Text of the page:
Shadowrunning the Dungeon

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I’ve only played Shadowrun a few times. Most of them have been with the same group of people. Our playstyle focused upon extensive recon and planning, and – while that style of game might annoy some people – I enjoyed it quite a bit.

Yesterday, I got to thinking about how that playstyle could be merged with a dungeon crawl. It doesn’t seem that far off. Many Shadowrun adventures involve breaking into and stealing things from office buildings, factories, warehouses, or mansions. Those aren’t that different from dungeons, are they?

Well, sort of.

In published adventures, dungeons tend to be closed systems (or close to it). They don’t do a lot of business with the outside. They don’t receive deliveries. The inhabitants don’t all go out to lunch on reliable schedules, much less go home at night. There aren’t phone lines, power lines, or data lines that can be tapped into and monitored. They often aren’t visible from surrounding building – or even the air. There are very few ways to gather effective intelligence on them.

Moreover, characters going into the dungeon generally have a “clear it out” mentality. Even if they’ve been hired to retrieve something specific from the dungeon, the genre conventions suggest that the real reward they receive will be from killing the dungeon inhabitants and taking their stuff. In Shadowrun, the monetary reward that Mr. Johnson was offering was usually enough to motivate us. There was a job to do. We go in, do it, and get out. If we happened to see something shiny on the way and grab it, that was gravy.

For this style of play would work with a dungeon, we’d, therefore, need:

  • Multiple possible methods of gathering intelligence on the dungeon. Tavern rumors don’t really cut it.
  • A specific goal within the dungeon.
  • Motivation to complete that goal that, on its own, makes the dungeon delve worthwhile.

These aren’t things that the typical dungeon adventure has, but they could be.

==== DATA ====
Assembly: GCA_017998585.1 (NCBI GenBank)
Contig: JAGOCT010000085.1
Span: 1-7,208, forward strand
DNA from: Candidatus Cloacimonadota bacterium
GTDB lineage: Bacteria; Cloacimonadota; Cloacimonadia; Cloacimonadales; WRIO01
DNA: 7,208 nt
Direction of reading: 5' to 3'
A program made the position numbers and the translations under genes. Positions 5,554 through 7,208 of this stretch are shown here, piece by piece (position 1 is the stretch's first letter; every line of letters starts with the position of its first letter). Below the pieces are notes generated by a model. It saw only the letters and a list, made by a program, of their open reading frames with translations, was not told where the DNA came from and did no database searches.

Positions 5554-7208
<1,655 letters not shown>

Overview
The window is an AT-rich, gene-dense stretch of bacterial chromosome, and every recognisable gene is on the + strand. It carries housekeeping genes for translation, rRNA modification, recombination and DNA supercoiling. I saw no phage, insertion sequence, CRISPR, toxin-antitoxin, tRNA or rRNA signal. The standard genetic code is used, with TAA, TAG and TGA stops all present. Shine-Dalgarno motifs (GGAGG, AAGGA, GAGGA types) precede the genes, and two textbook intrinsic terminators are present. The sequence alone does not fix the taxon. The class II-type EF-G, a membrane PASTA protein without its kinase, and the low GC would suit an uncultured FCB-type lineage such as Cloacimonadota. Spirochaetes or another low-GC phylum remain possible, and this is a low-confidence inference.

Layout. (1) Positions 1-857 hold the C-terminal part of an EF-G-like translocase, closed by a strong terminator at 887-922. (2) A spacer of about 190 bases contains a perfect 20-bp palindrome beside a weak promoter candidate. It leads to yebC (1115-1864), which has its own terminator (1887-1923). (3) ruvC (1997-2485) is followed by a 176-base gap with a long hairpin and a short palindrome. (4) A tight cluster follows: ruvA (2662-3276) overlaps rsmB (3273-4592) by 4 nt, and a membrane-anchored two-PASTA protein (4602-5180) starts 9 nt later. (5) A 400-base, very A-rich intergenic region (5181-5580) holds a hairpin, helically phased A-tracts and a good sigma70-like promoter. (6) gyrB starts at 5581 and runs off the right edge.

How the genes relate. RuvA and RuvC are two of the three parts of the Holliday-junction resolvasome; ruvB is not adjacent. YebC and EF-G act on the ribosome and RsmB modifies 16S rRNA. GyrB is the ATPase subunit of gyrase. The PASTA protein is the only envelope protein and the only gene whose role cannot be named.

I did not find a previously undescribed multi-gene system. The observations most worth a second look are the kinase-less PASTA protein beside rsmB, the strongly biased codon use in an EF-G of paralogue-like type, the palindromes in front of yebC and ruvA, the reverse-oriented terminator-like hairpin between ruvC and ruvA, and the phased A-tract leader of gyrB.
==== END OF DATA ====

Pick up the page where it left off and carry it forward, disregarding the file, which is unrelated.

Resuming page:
7 Responses

  1. Interesting thoughts.

    When I GMed Shadowrun I loved seeing the various ways my players would track down information. Those lessons could be more easily applied to an urban campaign where a web of contacts could be developed. Though there is no real magical equivilent (in most campaigns) to the matrix which means more legwork.

  2. This sort of gets back to the question of what a "dungeon" is. Best description I've ever heard of it is a location that you're mapping out (usually as you explore it) that contains both combat and non-combat obstacles, as well as a goal you're trying to achieve.

    That definitely covers both Shadowrun infiltration missions and a lot of D&D dungeon crawls (though you're more likely to have a 3D map of your dungeon in Shadowrun.) But by those definitions, those out-of-the-way caves and crypts aren't the only things that count as dungeons. Enemy castles, a wizard's tower, the city's prison, a shipping warehouse — these are busy places with multiple points of entry and exit, various sources of information, and interesting options for MacGuffins (a prisoner to spirit out, something hidden in a crate, intelligence about enemy military deployments – whatever.)

    Seaofstarsrpg is right in that urban campaigns make this much easier (consider how Shadowrun-like adventures in Sharn can be.) And half the time, my shadowrunners were on unpaid missions, gathering leverage to recover from a Johnson trying to screw them. Information and urban campaigns go hand-in-hand…

  3. Oh, I think it is fairly trivial to run a Shadowrun-style game in many urban fantasy settings. Yes, Sharn is practically designed for it.

    Good ideas re: wizards' towers and such.

  4. There's no reason why a lot of the same stuff can't apply. If the dungeon is occupied by any kind of intelligent creatures, then they'll have to make supply runs, even if that means "pillaging the local villages". There may be communication, if the necromancer living in the crypt is sending messages to his allies in the mountains; these could be sent via courier, or some sort of trained animals. There might be an organised guard, in which case there'd be a rota. All of this stuff can be found out through careful observation, just as in Shadowrun.

    Another useful resource is adventuring groups who have had prior experience with the dungeon. This information would have more substance than a standard d20 table of rumours, to the extent of partial maps, breakdown of inhabitants, and so on. Of course, the place may have changed significantly since the last group went in (especially if they were successful in clearing it out), but it's still useful data.

  5. Have you checked out Wraith Recon? It's a 4e supplement that explores a "strike force" kind of game play, and frequently has that structure of "Shadowrun" style missions of get in, grab the target, extract. The one thing it doesn't have is the nagging sense that the Johnson who hired you is going to sell you out or kill you right out. The PCs are military strike team members, not "disposable assets". I'd give it a look.

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